An Illinois National Guard soldier diagnosed with an aggressive form of brain cancer has delivered a healthy baby girl after undergoing potentially life-saving surgery, Fox 2 Now reported. 

Washington University physicians at Siteman Cancer Center diagnosed Elizabeth Marek with gliobastoma (GBM) stage 4 in April 2013. At the time, Marek was 24 weeks pregnant with her second child— but, to eradicate the cancer, underwent surgery while carrying her baby.

Her daughter was born eight weeks premature but healthy, the news station reported.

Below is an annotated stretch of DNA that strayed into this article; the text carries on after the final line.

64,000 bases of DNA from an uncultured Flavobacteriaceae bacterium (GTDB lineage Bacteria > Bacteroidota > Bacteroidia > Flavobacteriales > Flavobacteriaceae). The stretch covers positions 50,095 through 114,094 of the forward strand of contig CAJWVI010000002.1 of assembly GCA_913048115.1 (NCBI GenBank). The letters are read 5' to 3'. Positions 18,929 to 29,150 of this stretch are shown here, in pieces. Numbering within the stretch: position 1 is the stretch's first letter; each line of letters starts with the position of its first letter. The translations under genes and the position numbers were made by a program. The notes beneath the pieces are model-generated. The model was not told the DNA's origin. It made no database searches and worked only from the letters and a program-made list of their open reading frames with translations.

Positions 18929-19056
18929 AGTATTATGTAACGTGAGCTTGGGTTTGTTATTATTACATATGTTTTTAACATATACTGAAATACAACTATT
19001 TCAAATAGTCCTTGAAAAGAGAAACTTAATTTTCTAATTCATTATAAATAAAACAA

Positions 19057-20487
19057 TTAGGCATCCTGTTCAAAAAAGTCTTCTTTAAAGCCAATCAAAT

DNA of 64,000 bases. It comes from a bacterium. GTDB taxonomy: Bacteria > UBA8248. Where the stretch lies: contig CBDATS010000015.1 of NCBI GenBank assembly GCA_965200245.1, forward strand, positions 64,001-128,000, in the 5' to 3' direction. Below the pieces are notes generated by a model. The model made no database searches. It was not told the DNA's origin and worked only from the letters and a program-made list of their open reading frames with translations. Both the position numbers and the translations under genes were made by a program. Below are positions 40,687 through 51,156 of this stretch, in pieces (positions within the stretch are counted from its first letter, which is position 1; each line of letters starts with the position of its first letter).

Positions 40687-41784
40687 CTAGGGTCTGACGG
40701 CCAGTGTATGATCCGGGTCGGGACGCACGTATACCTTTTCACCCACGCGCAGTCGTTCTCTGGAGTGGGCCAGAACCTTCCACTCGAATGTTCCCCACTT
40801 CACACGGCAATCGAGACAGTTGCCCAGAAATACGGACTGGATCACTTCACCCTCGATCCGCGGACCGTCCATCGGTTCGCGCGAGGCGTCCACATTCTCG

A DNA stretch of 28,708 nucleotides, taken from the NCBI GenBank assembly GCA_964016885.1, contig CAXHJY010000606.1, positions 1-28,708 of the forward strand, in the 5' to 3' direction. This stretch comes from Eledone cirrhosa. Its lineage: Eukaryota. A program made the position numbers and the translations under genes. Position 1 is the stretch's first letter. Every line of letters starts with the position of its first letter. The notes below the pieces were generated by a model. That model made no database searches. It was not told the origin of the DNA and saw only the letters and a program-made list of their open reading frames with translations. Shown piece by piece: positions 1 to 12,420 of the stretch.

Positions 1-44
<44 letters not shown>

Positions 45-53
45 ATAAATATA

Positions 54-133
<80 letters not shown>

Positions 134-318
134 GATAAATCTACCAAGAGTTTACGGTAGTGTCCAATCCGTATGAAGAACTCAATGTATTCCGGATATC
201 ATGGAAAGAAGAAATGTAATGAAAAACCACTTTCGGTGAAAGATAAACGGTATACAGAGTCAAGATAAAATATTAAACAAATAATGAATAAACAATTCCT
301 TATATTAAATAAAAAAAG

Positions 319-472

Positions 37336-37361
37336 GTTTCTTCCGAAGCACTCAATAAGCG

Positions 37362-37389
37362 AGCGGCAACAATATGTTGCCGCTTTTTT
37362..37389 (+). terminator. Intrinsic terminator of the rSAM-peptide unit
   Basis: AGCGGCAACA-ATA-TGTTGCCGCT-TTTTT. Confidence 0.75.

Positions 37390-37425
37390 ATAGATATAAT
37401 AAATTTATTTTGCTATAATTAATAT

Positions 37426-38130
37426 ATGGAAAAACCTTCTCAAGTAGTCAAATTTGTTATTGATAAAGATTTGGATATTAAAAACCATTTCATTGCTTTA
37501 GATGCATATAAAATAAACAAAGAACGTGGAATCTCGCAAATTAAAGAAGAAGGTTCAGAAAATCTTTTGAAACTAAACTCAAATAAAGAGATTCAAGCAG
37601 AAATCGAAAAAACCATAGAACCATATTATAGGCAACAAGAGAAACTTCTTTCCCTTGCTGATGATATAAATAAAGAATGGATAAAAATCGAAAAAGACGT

After surgery, Marek received chemotherapy and radiation treatments. Today, she wears a device on her head that fights cancer cells for at least 18 hours a day. The medical apparatus, designed by Novocure, may be saving her life: According to fox2now.com, Doctors say Marek currently has no signs of cancer.

According to the Centers for Disease Control and Prevention, GBM is the most common type of brain tumor, and 90 percent of adult GBM patients die within 24 months after diagnosis. There is no cure for GBM.

Marek's family and friends have set up a Go Fund Me account to raise money for medical and everyday bills, as she cannot work while undergoing treatment.

Click to learn more about Elizabeth Marek's story on her Go Fund Me page.

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